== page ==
Editorial

Editorial: North Tulsans must have a seat at the table in selecting our new Chief of Police

Police Lights

Published 12/17/2019 | Reading Time 1 min 30 sec 

By BWST Editorial Board

The Black Wall Street Times Editorial Board joins elected officials, organizations and citizens across Tulsa in calling on city leaders to engage in a “transparent, time-bound and participatory process” for the selection of a new Chief of Police.  We urge all of our readers to do the same by reading and signing onto the letter here.

Over the course of the last year, citizens of Tulsa have fought for the creation of public meetings around racial disparities in our city’s criminal justice system. In March, hundreds of people effectively shut down city hall after months of meetings to demand the meetings take place.

Over the summer, Tulsans were consistent in carving time out of their days to attend those public meetings and corresponding listening sessions; diligent in their push to ensure that the stories of those most affected by the racial disparities were heard and that officials intentionally sought answers and solutions to address them.

Community members again organized and fought to engage the council and the mayor in developing and passing a strong system of oversight for the Tulsa Police Department in an attempt to drive toward real reform.

Throughout the entirety of this process, it has been our community members – specifically Tulsa’s Black and brown citizens – who have put themselves on the line, re-lived their trauma and fought tirelessly to change a system that has always been designed to go against them.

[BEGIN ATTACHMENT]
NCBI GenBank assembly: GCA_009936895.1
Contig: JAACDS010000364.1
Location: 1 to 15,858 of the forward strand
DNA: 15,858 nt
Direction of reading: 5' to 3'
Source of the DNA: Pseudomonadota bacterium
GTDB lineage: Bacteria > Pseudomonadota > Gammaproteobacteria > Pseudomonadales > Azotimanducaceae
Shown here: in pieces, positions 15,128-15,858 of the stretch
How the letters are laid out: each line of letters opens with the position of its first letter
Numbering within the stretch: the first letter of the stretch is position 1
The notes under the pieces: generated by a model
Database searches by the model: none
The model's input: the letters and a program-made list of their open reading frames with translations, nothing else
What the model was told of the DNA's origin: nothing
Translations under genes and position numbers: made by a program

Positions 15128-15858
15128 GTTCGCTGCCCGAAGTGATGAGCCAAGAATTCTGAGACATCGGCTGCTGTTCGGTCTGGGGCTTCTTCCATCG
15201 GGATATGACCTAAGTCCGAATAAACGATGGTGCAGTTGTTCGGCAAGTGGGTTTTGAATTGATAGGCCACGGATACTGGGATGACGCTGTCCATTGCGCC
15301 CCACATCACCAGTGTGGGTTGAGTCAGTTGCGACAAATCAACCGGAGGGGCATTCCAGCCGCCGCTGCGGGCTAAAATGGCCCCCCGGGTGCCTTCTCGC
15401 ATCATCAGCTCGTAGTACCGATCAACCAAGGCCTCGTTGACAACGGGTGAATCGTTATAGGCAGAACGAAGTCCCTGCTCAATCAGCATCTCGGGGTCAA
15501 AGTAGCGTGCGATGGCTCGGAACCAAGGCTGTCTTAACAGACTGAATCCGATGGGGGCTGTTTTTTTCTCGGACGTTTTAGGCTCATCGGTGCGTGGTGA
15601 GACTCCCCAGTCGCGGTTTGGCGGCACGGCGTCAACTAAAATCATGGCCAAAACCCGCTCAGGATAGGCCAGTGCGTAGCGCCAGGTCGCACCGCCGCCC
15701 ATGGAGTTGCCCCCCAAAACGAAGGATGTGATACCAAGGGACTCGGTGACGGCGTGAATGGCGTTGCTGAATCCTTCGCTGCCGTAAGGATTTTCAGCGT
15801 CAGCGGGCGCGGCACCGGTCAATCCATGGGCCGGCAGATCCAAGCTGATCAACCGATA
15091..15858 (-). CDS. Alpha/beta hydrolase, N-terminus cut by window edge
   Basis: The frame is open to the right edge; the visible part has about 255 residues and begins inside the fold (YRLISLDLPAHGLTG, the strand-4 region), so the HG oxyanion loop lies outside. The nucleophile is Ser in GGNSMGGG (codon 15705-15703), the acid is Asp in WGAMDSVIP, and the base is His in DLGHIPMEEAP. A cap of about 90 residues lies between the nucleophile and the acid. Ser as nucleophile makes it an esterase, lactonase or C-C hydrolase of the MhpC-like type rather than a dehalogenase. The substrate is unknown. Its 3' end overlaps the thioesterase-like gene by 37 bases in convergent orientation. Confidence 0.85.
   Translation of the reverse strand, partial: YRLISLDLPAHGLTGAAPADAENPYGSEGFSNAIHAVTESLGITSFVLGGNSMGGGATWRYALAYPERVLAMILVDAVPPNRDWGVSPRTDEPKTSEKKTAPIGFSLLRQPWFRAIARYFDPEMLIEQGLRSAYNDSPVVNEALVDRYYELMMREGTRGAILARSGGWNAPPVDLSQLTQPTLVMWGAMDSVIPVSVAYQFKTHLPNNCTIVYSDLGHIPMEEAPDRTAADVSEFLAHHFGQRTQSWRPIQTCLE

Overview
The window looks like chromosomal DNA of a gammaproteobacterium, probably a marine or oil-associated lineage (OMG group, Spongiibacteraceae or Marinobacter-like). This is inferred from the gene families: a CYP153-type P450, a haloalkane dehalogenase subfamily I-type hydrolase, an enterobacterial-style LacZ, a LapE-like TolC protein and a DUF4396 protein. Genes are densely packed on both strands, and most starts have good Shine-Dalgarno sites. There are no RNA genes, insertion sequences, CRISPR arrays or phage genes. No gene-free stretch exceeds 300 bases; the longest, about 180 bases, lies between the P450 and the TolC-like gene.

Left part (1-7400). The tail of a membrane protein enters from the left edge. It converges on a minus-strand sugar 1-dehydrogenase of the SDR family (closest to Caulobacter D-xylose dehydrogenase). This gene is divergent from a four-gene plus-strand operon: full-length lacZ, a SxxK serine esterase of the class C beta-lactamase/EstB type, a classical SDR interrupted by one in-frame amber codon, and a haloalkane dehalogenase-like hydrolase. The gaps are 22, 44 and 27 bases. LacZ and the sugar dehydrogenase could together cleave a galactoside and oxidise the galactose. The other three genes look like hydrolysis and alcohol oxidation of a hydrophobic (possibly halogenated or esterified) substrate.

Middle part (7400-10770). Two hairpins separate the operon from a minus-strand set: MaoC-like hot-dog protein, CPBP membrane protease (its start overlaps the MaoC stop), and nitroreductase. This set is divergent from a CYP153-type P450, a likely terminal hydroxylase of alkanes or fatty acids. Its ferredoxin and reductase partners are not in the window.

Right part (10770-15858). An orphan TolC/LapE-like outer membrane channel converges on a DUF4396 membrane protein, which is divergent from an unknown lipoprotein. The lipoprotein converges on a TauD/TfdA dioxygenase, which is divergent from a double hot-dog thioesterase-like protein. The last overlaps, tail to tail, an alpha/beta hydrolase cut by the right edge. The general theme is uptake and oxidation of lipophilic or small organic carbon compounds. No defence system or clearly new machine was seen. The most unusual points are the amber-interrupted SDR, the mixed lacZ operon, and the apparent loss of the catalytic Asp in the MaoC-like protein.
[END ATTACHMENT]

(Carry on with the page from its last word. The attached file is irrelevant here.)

In arguably the most monumental hiring decision of his time in office thus far, Mayor Bynum must actively and intentionally involve our community members most disproportionately impacted by racial bias in policing practices to have a seat at the table and a clear voice in this selection process.

As our North Tulsa elected officials stated in their unified letter to Mayor Bynum, “we share your commitment to making Tulsa a world-class city because the power and humanity of our constituents — and their ancestors who built and rebuilt the thriving Greenwood and Black Wall Street community— deserve nothing less.”

We urge the mayor to match his words of prioritizing a restoration of trust between the city government and Tulsa’s Black community into action in this critical moment.

You can read and sign the letter calling for community involvement in the selection process by going to bit.ly/tpdchief.

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Categories: Editorial, News